Tuesday, May 28, 2024
Tuesday, May 28, 2024
Home » Bulgaria owes more than 40 billion leva

Bulgaria owes more than 40 billion leva

by Charlie Atkinson
76 views


According to bourgas.ru, today Bulgaria owes more than 40 billion leva, and recently the debt has increased by 2.9 billion leva. Interest expenses exceed 600 million leva, each new issue will be more and more expensive. Reported by the Ministry of Finance of Bulgaria.

Bulgaria’s debt at the end of January is 2.9 billion leva more than in December 2022, and already stands at just over 40 billion leva.

The increase was due to an external issue in January, during which 10-year government bonds were placed in the amount of 1.5 billion euros with a yield of just under 4.8%. Part of the net increase in debt covers the cash deficit, and the rest is in the budget reserve.

The payment calendar for this and next year is very tight and it is likely that a new plan will be drawn up to cover the payments. This year, external debt in the amount of 1.14 billion leva is to be repaid in March, and domestic debt in the amount of 350 million leva in July. In 2024, bonds in the amount of 380 million leva and Eurobonds in the amount of 1.5 billion euros expire.

Last year, principal amounts of BGN 3.2 billion were repaid, new Eurobonds worth BGN 4.3 billion and domestic market securities worth BGN 2.4 billion were issued. Interest payments amount to just over 600 million leva.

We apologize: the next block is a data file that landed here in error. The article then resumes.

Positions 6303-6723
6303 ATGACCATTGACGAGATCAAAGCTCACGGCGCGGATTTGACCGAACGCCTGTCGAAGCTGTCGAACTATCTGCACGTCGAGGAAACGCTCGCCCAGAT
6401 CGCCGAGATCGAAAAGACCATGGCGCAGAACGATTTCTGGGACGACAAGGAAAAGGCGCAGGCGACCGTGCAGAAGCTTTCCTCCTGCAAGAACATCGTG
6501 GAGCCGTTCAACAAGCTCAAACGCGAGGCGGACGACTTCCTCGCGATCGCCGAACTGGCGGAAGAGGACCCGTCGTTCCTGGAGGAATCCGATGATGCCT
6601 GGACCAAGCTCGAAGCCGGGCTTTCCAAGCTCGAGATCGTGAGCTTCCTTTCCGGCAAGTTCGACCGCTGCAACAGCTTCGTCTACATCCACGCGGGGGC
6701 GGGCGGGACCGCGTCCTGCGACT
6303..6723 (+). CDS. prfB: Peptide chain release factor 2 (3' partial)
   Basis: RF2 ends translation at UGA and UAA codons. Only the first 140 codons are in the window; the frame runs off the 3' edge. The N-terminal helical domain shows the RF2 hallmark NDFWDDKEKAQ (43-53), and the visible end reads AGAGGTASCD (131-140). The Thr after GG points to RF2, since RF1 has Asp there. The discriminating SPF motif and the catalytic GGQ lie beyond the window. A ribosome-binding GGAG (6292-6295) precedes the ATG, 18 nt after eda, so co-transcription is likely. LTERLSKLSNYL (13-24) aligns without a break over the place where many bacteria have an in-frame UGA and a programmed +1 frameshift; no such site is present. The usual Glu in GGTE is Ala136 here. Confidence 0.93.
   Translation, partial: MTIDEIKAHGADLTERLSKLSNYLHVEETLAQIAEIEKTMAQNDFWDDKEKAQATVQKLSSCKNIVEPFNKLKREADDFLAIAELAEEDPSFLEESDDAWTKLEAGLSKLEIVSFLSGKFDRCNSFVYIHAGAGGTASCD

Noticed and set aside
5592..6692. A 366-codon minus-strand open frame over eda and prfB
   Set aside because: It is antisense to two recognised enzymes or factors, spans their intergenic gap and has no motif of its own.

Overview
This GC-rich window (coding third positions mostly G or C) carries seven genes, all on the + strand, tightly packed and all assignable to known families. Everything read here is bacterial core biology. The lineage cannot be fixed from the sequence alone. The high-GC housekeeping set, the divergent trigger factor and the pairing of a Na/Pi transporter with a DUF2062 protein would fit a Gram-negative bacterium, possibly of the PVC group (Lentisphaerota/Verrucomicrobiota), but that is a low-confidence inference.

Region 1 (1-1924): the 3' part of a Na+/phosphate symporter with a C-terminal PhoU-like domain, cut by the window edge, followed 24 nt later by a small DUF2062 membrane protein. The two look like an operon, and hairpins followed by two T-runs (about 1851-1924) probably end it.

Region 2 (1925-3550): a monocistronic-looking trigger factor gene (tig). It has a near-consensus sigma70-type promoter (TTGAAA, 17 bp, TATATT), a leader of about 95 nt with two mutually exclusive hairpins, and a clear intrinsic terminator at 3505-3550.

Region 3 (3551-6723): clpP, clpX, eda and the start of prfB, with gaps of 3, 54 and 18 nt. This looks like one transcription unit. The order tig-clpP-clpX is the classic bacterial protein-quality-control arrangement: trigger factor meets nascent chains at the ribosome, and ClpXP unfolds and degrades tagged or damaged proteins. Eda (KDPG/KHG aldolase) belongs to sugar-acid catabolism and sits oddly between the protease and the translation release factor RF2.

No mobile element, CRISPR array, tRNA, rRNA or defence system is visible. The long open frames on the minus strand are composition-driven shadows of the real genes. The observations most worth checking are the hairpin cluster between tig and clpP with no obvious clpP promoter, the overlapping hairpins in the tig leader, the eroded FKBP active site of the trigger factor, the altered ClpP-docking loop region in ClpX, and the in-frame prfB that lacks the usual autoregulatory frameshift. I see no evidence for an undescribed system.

The Market Economy Institute warns that a budget deficit of BGN 10 billion or more each year will create a huge funding need that can only be remedied with a conservative public spending regime.

The Treasury also warns that if the emerging trends in income and spending continue, there could be a risk of an excessive deficit of more than 3% of estimated GDP. This may prevent Bulgaria from introducing the euro. When adopting the budget for 2023, measures to increase revenues and maintain the sustainability of public finances should be discussed.

According to the economists of the institute, the end of the period of zero interest rates, which created a deceptive ease of obtaining debt with a slight increase in interest rates, should be obvious. At least, this will not happen in the next few years – it is evident even from the fact that we already call the 5% rate “success”.

The debt-to-GDP ratio, which is also monitored as a criterion for our admission to the Eurozone, shows that, despite the increase, we are still among the countries with a low relative debt of 23% of GDP. The share of domestic debt is 6.4%, while the share of external debt is 16.6%.

Most of our debt is occupied by bonds issued on international capital markets – with a share of 56.3%. They are followed by government securities for the domestic market and government loans – 16.9%, according to the Ministry of Finance. More than 98% of our debt has a fixed interest rate, and almost 100% of it is denominated in leva and euro.

Source : Bourgas.ru

You may also like

Soledad is the Best Newspaper and Magazine WordPress Theme with tons of options and demos ready to import. This theme is perfect for blogs and excellent for online stores, news, magazine or review sites. Buy Soledad now!

Roland Herald, A Media Company – All Right Reserved.